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Ethanol Blending

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April 09, 2021

Why in news?

Recently steps are being initiated to accelerate India’s ethanol blended petrol programme.

What is the current status of blending?

  • In 2017, ethanol blending was less than 2% and has never exceeded 5% blending thus far.
  • In the first four months of the current supply year (December 2020 to November 2021), about 80 crore litres of ethanol was supplied to the fuel pumps.
  • This can translate to a blending ratio of 7% and if supplies continue at this pace, the blending ratio could reach 8.5% for the full year.

What are the benefits of this programme?

  • This programme can reduce India’s fossil fuel dependence and trim the large crude oil import bill.
  • This can help in achieving the targets set in the National Bio fuels Policy - 10% ethanol blending by 2022 and 20% by 2025.
  • But India’s EBP programme has often come under some issues.

What is the problem with the programme now?

  • The sugar industries and oil marketing companies (OMCs) are taking an opportunistic approach to the EBP which has proved to be undoing.
  • Though sugar mills make strident demands for higher blending to get rid of excess cane, they are reluctant to stick to the fixed annual supplies.
  • In deficit years, they prefer to divert more cane to sugar and alcohol to industrial or potable uses in the hunt for better margins.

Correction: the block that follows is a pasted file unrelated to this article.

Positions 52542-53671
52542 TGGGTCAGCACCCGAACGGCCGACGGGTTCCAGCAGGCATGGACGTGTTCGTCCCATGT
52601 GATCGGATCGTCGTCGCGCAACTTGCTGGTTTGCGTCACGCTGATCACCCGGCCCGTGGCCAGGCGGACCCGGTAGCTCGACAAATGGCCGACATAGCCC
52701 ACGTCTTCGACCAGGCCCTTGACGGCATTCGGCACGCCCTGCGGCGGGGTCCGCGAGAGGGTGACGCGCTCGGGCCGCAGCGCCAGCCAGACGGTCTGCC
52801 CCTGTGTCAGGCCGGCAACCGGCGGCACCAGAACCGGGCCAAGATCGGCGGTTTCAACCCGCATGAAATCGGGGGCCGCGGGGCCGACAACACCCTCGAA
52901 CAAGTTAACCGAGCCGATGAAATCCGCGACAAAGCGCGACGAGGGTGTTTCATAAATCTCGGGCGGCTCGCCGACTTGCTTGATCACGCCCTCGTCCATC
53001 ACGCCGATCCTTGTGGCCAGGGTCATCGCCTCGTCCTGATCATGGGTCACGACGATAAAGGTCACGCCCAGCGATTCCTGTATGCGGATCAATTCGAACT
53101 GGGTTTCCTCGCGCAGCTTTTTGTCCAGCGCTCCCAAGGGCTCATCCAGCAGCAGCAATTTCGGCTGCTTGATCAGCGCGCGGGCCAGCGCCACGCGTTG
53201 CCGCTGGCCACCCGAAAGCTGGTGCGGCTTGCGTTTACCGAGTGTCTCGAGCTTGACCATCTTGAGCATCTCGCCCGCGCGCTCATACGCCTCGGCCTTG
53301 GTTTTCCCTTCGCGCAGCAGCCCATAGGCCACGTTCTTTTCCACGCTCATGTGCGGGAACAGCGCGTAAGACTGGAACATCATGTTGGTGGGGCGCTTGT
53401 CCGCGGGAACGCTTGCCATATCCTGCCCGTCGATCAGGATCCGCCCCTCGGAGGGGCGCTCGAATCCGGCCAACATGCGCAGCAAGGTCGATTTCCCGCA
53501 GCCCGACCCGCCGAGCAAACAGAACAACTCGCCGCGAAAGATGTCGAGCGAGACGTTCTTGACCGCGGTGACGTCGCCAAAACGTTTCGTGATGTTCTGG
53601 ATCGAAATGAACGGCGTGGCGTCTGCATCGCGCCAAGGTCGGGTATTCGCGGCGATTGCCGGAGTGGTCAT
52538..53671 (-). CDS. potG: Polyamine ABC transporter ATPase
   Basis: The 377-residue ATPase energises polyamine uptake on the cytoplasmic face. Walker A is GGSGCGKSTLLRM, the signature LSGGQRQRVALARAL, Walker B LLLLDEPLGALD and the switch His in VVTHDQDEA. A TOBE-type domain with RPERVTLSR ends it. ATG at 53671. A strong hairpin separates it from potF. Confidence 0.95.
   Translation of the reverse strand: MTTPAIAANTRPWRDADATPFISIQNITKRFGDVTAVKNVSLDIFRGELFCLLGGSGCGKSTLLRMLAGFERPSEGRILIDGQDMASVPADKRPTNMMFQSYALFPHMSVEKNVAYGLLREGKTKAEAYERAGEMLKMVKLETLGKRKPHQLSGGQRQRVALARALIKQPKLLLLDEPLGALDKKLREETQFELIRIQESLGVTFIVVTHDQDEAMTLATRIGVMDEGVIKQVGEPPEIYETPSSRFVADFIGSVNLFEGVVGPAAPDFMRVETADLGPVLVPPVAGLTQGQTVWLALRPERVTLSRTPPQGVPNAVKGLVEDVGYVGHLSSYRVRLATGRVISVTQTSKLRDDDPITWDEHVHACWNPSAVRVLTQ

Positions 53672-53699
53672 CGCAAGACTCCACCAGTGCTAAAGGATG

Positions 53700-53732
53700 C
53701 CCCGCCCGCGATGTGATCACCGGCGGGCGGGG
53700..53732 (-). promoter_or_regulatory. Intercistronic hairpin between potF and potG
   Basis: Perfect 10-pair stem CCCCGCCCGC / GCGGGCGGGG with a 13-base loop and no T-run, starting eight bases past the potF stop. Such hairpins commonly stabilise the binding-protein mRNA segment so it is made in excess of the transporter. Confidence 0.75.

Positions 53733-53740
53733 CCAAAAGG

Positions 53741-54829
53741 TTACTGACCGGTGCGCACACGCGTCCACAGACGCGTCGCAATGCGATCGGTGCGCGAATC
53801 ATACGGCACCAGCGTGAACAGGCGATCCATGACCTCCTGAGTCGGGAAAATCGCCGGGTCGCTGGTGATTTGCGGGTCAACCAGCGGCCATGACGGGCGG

• On the other hand OMCs have failed to take their contracted quantities of ethanol when imported crude oil becomes cheaper.

What are the steps taken to address this?

  • The Centre has established some ground rules in the last three years —
  1. Setting annual supply obligations for sugar millers;
  2. Fixing the selling prices for ethanol produced through different routes;
  3. Requiring OMCs to pay these prices with reasonable transportation costs;
  • This has helped in rising the ethanol supplies from 38 crore litres in 2013-14 to a targeted 262 crore litres in 2020-21.
  • In the above targets, sugar industry alone owns the capacity for 300-350 crore litres.
  • The 20% blending ratio target will roughly require 1,000 crore litres of ethanol.
  • For this OMCs have to invest in distillery capacity and storage and blending infrastructure.

What can be done now?

  • India’s expanding sugarcane acreage is a big contributor to its acute water stress and poor crop diversification.
  • The Centre must look at ways to reduce the programme’s dependence on the sugarcane.
  • Alternative feedstocks like agricultural waste, recycled cooking oil, provides for more environmentally friendly bio-fuels.
  • Hence the policy should now focus on raising the non-cane contribution to the ethanol mix.
  • This can be done by incentivising both public and private players to set up second-generation ethanol facilities.


Source: Business Line


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